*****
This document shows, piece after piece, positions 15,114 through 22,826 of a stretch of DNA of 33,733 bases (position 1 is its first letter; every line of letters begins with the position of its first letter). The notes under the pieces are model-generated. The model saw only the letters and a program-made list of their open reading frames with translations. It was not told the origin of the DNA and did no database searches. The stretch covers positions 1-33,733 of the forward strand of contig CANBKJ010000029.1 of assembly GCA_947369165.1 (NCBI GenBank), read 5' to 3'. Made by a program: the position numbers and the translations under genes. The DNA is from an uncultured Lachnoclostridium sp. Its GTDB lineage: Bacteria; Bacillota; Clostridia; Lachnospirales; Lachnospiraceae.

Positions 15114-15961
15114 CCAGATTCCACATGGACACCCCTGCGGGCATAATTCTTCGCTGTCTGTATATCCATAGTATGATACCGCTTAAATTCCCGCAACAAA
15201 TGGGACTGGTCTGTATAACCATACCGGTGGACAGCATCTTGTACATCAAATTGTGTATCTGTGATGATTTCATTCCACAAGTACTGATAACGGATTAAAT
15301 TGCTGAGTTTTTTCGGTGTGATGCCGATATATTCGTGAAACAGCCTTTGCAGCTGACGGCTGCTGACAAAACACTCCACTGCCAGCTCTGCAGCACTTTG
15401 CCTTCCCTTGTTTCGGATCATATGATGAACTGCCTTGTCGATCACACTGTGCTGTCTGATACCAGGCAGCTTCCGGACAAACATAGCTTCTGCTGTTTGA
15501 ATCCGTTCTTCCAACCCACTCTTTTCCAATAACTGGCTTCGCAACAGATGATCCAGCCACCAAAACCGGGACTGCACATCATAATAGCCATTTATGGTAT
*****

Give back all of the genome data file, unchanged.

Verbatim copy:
This document shows, piece after piece, positions 15,114 through 22,826 of a stretch of DNA of 33,733 bases (position 1 is its first letter; every line of letters begins with the position of its first letter). The notes under the pieces are model-generated. The model saw only the letters and a program-made list of their open reading frames with translations. It was not told the origin of the DNA and did no database searches. The stretch covers positions 1-33,733 of the forward strand of contig CANBKJ010000029.1 of assembly GCA_947369165.1 (NCBI GenBank), read 5' to 3'. Made by a program: the position numbers and the translations under genes. The DNA is from an uncultured Lachnoclostridium sp. Its GTDB lineage: Bacteria; Bacillota; Clostridia; Lachnospirales; Lachnospiraceae.

Positions 15114-15961
15114 CCAGATTCCACATGGACACCCCTGCGGGCATAATTCTTCGCTGTCTGTATATCCATAGTATGATACCGCTTAAATTCCCGCAACAAA
15201 TGGGACTGGTCTGTATAACCATACCGGTGGACAGCATCTTGTACATCAAATTGTGTATCTGTGATGATTTCATTCCACAAGTACTGATAACGGATTAAAT
15301 TGCTGAGTTTTTTCGGTGTGATGCCGATATATTCGTGAAACAGCCTTTGCAGCTGACGGCTGCTGACAAAACACTCCACTGCCAGCTCTGCAGCACTTTG
15401 CCTTCCCTTGTTTCGGATCATATGATGAACTGCCTTGTCGATCACACTGTGCTGTCTGATACCAGGCAGCTTCCGGACAAACATAGCTTCTGCTGTTTGA
15501 ATCCGTTCTTCCAACCCACTCTTTTCCAATAACTGGCTTCGCAACAGATGATCCAGCCACCAAAACCGGGACTGCACATCATAATAGCCATTTATGGTAT